Centre de connaissances agro-écologiques



Case study dilemma and research question

The Lucerne Central Lakes region (Canton of Lucerne) with the Sempach, Baldegg and Hallwil lakes faces particular environmental challenges due to high stocking densities. The Swiss UNISECO team focused on studying the following research questions:

  • How would a site- and soil-specific agriculture in the Lucerne Central Lakes region look like?
  • How can emissions from agriculture be reduced?
  • What market and policy setting is needed in order to foster such a site- and soil-specific agriculture?

Key characteristics and sustainability issues of the farming system

In Lucerne Central Lakes region, milk production has played a crucial role for a long time, combined with keeping pigs on the farms to make use of the whey. In the past decades, there has been a shift towards increasing stocking densities of both cows and pigs. Today, the most important farm types are specialised milk farms (31%) and specialised cattle rearing and fattening farms (14%). About 8% of the farms are specialised pig farms. 

The region is one of the most intensive pig farming regions in Switzerland as well as in Europe and this agricultural branch is of high economic importance for the region. Many farms are based on the so-called "internal increase", buying in (imported) concentrate fodder and being detached from the own agricultural land when it comes to fodder supply. 

The high animal densities cause important emissions and are (co-)responsible for a number of environmental problems. Ammonium emissions lead to nitrogen inputs to sensitive ecosystems and a reduction of biodiversity. Nitrate emissions are harming the drinking water quality. Moreover, the region has a long story of high phosphorus emissions and a consequential oxygen-depletion in the lakes. In the 1980ies, this originated in the installation of aeration facilities in all three lakes, which are running until today. 70% of the phosphorus reaching the Lucerne Central Lakes originates from agriculture. The situation has improved in the last decades but P loads into the lakes are, especially into Lake Baldegg, still high.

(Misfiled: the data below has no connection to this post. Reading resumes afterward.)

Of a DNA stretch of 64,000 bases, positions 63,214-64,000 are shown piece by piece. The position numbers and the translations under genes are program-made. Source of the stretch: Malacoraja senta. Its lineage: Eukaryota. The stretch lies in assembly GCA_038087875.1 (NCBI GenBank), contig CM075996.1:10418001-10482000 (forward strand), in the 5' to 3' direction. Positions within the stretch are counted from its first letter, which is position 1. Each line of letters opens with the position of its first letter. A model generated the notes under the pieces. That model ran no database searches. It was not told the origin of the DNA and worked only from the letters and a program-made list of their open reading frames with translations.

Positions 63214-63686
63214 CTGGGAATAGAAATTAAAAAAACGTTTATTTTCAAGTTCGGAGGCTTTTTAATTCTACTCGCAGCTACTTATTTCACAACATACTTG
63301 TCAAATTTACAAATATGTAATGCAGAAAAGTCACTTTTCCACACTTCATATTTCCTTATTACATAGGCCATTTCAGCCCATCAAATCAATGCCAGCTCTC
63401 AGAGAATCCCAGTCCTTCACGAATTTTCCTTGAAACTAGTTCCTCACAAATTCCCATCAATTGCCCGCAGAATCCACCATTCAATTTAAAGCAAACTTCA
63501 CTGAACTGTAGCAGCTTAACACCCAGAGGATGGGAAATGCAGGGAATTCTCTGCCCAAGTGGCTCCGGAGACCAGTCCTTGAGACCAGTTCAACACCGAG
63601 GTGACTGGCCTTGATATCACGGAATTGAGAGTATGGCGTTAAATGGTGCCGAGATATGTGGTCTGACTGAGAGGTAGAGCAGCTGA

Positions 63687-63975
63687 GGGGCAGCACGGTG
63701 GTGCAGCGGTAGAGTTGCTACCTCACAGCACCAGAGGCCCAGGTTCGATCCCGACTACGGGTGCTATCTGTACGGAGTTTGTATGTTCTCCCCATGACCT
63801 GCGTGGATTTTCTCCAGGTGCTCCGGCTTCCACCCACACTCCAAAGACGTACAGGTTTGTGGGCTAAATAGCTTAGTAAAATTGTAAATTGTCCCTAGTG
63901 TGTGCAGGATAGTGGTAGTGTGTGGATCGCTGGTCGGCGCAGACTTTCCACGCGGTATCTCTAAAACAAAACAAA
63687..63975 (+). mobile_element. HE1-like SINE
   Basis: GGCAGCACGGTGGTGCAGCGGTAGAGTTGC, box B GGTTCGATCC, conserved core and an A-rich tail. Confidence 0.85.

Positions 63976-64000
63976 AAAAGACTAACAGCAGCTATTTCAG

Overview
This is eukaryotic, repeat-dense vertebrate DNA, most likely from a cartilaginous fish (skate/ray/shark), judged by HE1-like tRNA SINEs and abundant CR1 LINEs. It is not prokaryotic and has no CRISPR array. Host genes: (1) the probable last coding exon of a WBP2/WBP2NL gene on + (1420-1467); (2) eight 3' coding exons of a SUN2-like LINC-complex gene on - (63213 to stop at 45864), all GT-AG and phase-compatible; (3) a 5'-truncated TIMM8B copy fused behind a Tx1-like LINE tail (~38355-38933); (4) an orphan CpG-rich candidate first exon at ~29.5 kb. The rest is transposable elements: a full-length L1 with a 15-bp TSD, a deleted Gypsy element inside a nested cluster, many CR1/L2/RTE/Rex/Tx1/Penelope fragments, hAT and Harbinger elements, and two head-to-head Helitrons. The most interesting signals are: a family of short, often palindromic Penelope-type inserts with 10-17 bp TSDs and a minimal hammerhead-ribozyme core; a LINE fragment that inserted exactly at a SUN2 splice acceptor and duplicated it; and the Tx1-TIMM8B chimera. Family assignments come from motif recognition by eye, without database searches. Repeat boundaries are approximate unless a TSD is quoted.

To comply with the nutrient balance required for receiving farm payments, manure is transported away to other farms. Furthermore, the storage and spreading of liquid manure occasionally results in losses due to leakages, technical failures and wrong application. These so-called „manure accidents” cause important damages to water ecosystems. Finally, the animal husbandry, namely the pig farms produce odour nuisances, which is an issue for neighbours and the local population. 

Key actors involved

Actors from agriculture and the food system (i.e. including processing and trade), offices for agriculture and environment both at Cantonal and Federal level, as well as community actors, professional groups and environmental organisations represent a broad variety of interests and goals. The most important conflicting topics are the conservation of nature and natural resources on one hand, and the insurance of farm productivity and farm competitiveness on the other hand. Moreover, competition over land and issues related to land use planning are of great importance. Nevertheless, most actors agree that the existing structures have to be dissolved and animal density has to be reduced. However, there is no agreement on the extent of the problem, on who should solve the problem, how much influence public actors should play in the resolution, and what role private actors should play.